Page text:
Todd Berendes, et al. v. Farmers Insurance Exchange, et al.
Court of Appeal, Third Appellate District (November 18, 2013)
Uninsured and Underinsured Motorist Coverage is primarily governed by Insurance Code Section 11580.2. This case considered whether a driver added as a scheduled driver on a policy but not otherwise a “named insured” was entitled to underinsured motorist benefits for an accident while a pedestrian.
Kristina Berendes was struck and killed by a car driven by David Scott Duril while she was a pedestrian. She was 39 years old at the time of her death. She was married to Todd Berendes, and they had a daughter named Taylor. For at least one year prior to the accident, Kristina had been living with Todd and Taylor, and not with her father, William Felix. Prior to the accident, Kristina’s father had taken out automobile policies on a 2001 Chrysler PT Cruiser and on a 2005 Mercedes Benz ML 350. Kristina paid an additional monthly premium to be listed as a rated driver on the PT Cruiser policy, and her father had given her the Mercedes-Benz as a gift for graduating college. However, the policy set up for the Mercedes did not list any rated drivers. Farmers also issued an umbrella policy to Felix for $1,000,000. After receiving the $50,000 limits of Duril’s automobile liability policy, Todd and Taylor sought recovery under the Farmers’ policies for an underinsured motorist claim. When Farmers refused to pay, Todd and Taylor filed suit. Farmers filed a motion for summary judgment and prevailed. Plaintiffs appealed.
The Court of Appeal affirmed. Plaintiffs’ first contention was that under section 11580.2, no policy of insurance can be issued unless “the policy also covers the person for [the liability of an underinsured motorist].” The Court disagreed, holding that the expressed legislative intent was to provide underinsured motorist coverage to the “insured” under the policy. In this case, under the statute, the insured was either the named insured (Mr. Felix), his spouse, or residents living within his same household while occupying a motor vehicle, or any other person while in or upon or entering or alighting from an insured motor vehicle. Kristina did not fit any of the statutory definitions of an “insured,” despite being added as a rated driver. Hence, Farmers was under no statutory obligation to provide her with coverage for the liability of underinsured motorists.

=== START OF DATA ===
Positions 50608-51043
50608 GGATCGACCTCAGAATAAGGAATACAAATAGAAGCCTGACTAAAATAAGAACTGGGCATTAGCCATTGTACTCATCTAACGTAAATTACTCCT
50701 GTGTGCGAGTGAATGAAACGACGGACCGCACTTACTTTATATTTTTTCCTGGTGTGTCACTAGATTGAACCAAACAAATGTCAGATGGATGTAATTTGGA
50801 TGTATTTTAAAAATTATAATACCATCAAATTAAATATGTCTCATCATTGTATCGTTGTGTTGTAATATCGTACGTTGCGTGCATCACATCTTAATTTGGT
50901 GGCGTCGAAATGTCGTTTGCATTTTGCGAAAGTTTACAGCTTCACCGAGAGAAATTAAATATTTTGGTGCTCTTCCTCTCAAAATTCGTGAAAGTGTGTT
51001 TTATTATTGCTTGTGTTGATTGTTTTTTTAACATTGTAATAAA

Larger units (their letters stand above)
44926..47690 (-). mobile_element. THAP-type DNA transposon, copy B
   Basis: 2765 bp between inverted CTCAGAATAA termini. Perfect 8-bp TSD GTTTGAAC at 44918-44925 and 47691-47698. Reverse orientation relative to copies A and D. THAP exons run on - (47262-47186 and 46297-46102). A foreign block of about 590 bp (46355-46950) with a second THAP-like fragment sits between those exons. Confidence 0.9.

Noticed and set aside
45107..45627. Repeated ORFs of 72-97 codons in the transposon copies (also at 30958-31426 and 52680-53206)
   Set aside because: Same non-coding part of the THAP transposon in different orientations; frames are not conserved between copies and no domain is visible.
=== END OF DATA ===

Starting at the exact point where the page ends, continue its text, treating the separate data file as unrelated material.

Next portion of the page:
The Court turned next to plaintiffs’ argument that the use of the term “insured person” in the Liability (part I) and Uninsured Motorist (part II) parts of the policy with two separate definitions created an ambiguity that must be construed against Farmers. Both definitions included the named insured and persons living in the same household. However, part I of the policy also included as an “insured person” [a]ny person using your insured car.” This was not in part II of the policy, which instead also included “[a]ny other person while occupying your insured car.” An amendment to the PT Cruiser policy stated that the definition of “insured person” was changed to include any “listed driver,” such as Kristine. However, in at least three places, the endorsement stated that this definition applied to “PART I – LIABILITY” only. The Court disagreed that using two different definitions was ambiguous, and that in fact it was very clear that one definition applied to include Kristine as an “insured person” for liability purposes since she was a rated driver, but that there was nothing in the policy to add her as an “insured person” for purposes of underinsured motorist coverage. When she was hit and killed by Duril’s car, she was a pedestrian, and not an occupant of the insured car. Thus, under the express terms of the policy, she was not entitled to underinsured motorist coverage.
Lastly, the Court refused to give credence to plaintiffs’ arguments that because Kristine had paid premiums, and because her father had “intended” her to be covered under the policies, her “reasonable expectations” required that she be provided with underinsured motorist coverage. The Court refused to apply a reasonable expectations test, because the language of the policy was clear and ambiguous. Secondly, the court held that all of the facts provided by plaintiff confirmed a reasonable expectation of coverage for liability, but not a reasonable expectation that she would be covered for underinsured motorist liability if she were a pedestrian.
Judgment in Farmers’ favor was affirmed.
This case is a reminder that simply being a rated driver may provide that person with liability coverage, but does not necessarily mean they are entitled to UM or UIM benefits. For that reason, it is important to know the statutory definitions of an “insured person” under Insurance Code section 11580.2.
For a copy of the complete decision see: